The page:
RBI’s bad move on loans

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The Reserve Bank of India (RBI) is understood to be weighing a plan to ‘incentivise’ lenders to take errant borrowers to bankruptcy court.  It’s part of the regulatory countermove that RBI is working on to overcome hurdles in the wake of a recent Supreme Court ruling. A month ago, the apex court struck down RBI’s February 12, 2018 directive that gave defaulting companies 180 days to agree on a resolution plan with lenders or be taken to bankruptcy court to recover debt of Rs 2,000 crore and above. Assigning lower risk on bad loans may not necessarily be an incentive for banks to pursue proceedings against errant companies under Insolvency and Bankruptcy Code (IBC). The RBI move in this regard may at best be an ugly patchwork to free banks capital with capital adequacy ratios, resume full throat credit operations and give a kick-start to slowing industrial and business activities. At best, it could be half hearted attempt for RBI to get around the Supreme Court order that squashed the February 12, 2018 circular asking companies to find a solution to bad debts within 180-days under IBC. The Supreme Court had questioned the ‘locus stand’ of RBI to direct banks on bad loans, set timeframe for cases involving Rs. 2,000 crore and more.

This position needs to change comprehensively if RBI needs to assert its role in regulating banks and financial institutions. RBI Governor Shaktikanta Das is sadly mistaken to believe that the latest move may bring back the credence central bank lost. Limited purpose of lower risk allocation to bad loans within the capital adequacy ratio may nudge some banks to move against companies with sticky assets under IBC. Capital adequacy ratio determines quantum of loans a bank can disburse against its equity and reserves. As per reports, RBI thinks that ‘risk allocation’ on assets with banks was well within its mandate and the Supreme Court may not have issues with the move. But then, this step alone may not be sustainable in the long run.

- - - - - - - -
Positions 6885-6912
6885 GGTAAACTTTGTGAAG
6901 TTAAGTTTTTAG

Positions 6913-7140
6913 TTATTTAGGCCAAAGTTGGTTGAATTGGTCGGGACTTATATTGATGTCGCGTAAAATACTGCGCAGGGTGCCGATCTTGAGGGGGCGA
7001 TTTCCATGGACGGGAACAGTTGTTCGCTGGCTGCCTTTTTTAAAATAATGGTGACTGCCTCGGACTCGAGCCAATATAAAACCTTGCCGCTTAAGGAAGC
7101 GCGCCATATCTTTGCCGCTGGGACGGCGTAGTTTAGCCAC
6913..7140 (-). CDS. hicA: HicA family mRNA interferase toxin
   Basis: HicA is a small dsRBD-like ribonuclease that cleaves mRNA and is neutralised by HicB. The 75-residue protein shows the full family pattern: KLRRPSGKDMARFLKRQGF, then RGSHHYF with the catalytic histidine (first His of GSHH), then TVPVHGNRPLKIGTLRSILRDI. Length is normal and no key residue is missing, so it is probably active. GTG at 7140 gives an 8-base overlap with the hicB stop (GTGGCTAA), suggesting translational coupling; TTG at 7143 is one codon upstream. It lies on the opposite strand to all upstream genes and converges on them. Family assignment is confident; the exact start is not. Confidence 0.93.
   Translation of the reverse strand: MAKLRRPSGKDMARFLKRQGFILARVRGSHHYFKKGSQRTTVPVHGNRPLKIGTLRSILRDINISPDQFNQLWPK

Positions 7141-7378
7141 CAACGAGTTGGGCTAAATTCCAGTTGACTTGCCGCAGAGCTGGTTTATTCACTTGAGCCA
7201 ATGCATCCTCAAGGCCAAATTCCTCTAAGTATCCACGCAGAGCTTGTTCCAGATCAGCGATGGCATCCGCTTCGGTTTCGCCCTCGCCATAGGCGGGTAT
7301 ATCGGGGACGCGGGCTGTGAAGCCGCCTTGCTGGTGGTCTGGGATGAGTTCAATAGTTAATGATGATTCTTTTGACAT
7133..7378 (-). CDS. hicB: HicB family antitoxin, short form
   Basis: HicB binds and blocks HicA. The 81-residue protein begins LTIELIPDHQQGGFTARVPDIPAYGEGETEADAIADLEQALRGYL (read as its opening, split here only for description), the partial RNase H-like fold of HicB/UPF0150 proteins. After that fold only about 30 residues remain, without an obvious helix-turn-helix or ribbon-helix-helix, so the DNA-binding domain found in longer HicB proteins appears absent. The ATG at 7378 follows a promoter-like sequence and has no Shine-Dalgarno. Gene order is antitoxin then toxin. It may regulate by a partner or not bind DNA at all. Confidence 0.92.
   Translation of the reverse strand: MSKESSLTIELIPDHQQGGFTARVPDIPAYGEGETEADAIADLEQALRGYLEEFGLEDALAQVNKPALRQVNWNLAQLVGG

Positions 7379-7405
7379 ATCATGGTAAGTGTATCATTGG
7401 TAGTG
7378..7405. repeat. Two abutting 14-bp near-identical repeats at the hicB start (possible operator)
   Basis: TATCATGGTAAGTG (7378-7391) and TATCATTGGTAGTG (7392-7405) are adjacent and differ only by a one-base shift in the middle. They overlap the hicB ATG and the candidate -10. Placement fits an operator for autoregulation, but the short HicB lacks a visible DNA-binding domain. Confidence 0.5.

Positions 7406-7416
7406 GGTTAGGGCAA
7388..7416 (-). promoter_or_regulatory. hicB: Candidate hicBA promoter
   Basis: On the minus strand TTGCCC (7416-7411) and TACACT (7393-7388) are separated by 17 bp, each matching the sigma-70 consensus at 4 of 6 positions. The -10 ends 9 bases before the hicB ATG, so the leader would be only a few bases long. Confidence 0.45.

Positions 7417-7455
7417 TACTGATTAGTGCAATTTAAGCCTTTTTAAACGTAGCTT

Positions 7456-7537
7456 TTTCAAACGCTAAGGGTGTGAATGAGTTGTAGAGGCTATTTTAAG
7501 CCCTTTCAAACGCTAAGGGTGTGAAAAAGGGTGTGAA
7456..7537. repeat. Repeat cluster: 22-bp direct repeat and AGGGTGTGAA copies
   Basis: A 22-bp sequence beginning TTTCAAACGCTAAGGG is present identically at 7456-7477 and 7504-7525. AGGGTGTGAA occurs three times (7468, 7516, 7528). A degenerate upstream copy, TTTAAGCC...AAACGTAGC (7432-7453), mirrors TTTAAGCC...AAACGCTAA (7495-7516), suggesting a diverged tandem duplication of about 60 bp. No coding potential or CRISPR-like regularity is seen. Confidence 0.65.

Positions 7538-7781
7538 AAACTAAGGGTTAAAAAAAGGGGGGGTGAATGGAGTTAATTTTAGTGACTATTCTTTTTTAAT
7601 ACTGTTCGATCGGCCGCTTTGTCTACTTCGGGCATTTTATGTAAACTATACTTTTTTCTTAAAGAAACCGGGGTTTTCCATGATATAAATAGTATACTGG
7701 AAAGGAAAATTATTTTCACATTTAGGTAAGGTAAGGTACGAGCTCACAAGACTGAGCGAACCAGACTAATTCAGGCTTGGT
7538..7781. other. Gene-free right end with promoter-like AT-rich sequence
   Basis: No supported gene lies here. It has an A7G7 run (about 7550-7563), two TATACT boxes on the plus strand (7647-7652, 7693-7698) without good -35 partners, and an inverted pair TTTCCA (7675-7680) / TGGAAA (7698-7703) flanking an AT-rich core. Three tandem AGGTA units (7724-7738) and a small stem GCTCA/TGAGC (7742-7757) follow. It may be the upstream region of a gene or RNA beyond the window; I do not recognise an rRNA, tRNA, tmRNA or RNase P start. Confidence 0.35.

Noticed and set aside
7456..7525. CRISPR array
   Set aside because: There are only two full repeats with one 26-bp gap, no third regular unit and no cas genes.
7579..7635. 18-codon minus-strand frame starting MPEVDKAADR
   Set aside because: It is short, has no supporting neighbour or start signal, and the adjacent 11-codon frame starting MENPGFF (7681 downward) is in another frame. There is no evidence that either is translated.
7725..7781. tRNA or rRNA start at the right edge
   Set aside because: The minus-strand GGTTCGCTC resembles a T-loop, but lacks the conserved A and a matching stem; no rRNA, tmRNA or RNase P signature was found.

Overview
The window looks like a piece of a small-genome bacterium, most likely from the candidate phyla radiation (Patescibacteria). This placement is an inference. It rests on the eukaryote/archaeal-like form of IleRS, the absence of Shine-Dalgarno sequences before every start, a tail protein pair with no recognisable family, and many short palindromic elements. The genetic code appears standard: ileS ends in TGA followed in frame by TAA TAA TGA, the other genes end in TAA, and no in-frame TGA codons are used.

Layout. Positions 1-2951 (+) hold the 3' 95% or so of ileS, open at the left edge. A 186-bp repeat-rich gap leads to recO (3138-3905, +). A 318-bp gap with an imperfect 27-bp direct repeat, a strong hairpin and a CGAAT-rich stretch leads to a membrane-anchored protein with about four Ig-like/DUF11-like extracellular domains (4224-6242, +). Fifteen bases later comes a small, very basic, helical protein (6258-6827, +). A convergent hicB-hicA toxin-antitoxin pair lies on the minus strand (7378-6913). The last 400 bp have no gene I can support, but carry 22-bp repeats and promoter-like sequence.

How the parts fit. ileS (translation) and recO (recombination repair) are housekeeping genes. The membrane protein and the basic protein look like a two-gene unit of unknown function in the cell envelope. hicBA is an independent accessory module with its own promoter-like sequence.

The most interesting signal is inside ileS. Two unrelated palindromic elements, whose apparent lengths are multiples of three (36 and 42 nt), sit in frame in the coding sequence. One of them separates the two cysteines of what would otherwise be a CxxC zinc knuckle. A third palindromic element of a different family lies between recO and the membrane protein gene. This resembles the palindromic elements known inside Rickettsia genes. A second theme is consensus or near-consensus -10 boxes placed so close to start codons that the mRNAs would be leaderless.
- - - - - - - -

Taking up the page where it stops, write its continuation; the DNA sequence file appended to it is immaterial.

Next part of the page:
To conclusively resolve the issue of non-performing assets with banks, RBI will have to put together an alternative framework with nuance-laced approach that’s well within its mandate. Alternatively, RBI will have to work with the new government that assumes reins by May end-June first week and other stakeholders to revalidate its February 12, 2018 order thereby making Supreme Court directive null and void. Another option is to challenge the highest court’s directive on 180-days resolution plan with 90-days additional window under IBC and National Company Law Tribunal. Securing unquestioned powers under IBC through an amendment to IBC approved by both Houses of Parliament would provide lasting solution to bad debts’ issue and settle the issue of RBI powers once and for all. Given that banks have taken over 57 per cent haircut in resolving 94 large bad loan cases against admitted claims of Rs. 1.75 lakh crore last fiscal, a fresh look on the entire process seems necessitated. Given that Indian banks were saddled with bad loans of over Rs. 10.83 lakh crore, cleaning up their balance sheets along with those of companies will go a long way in restoring credibility of banking system.

 

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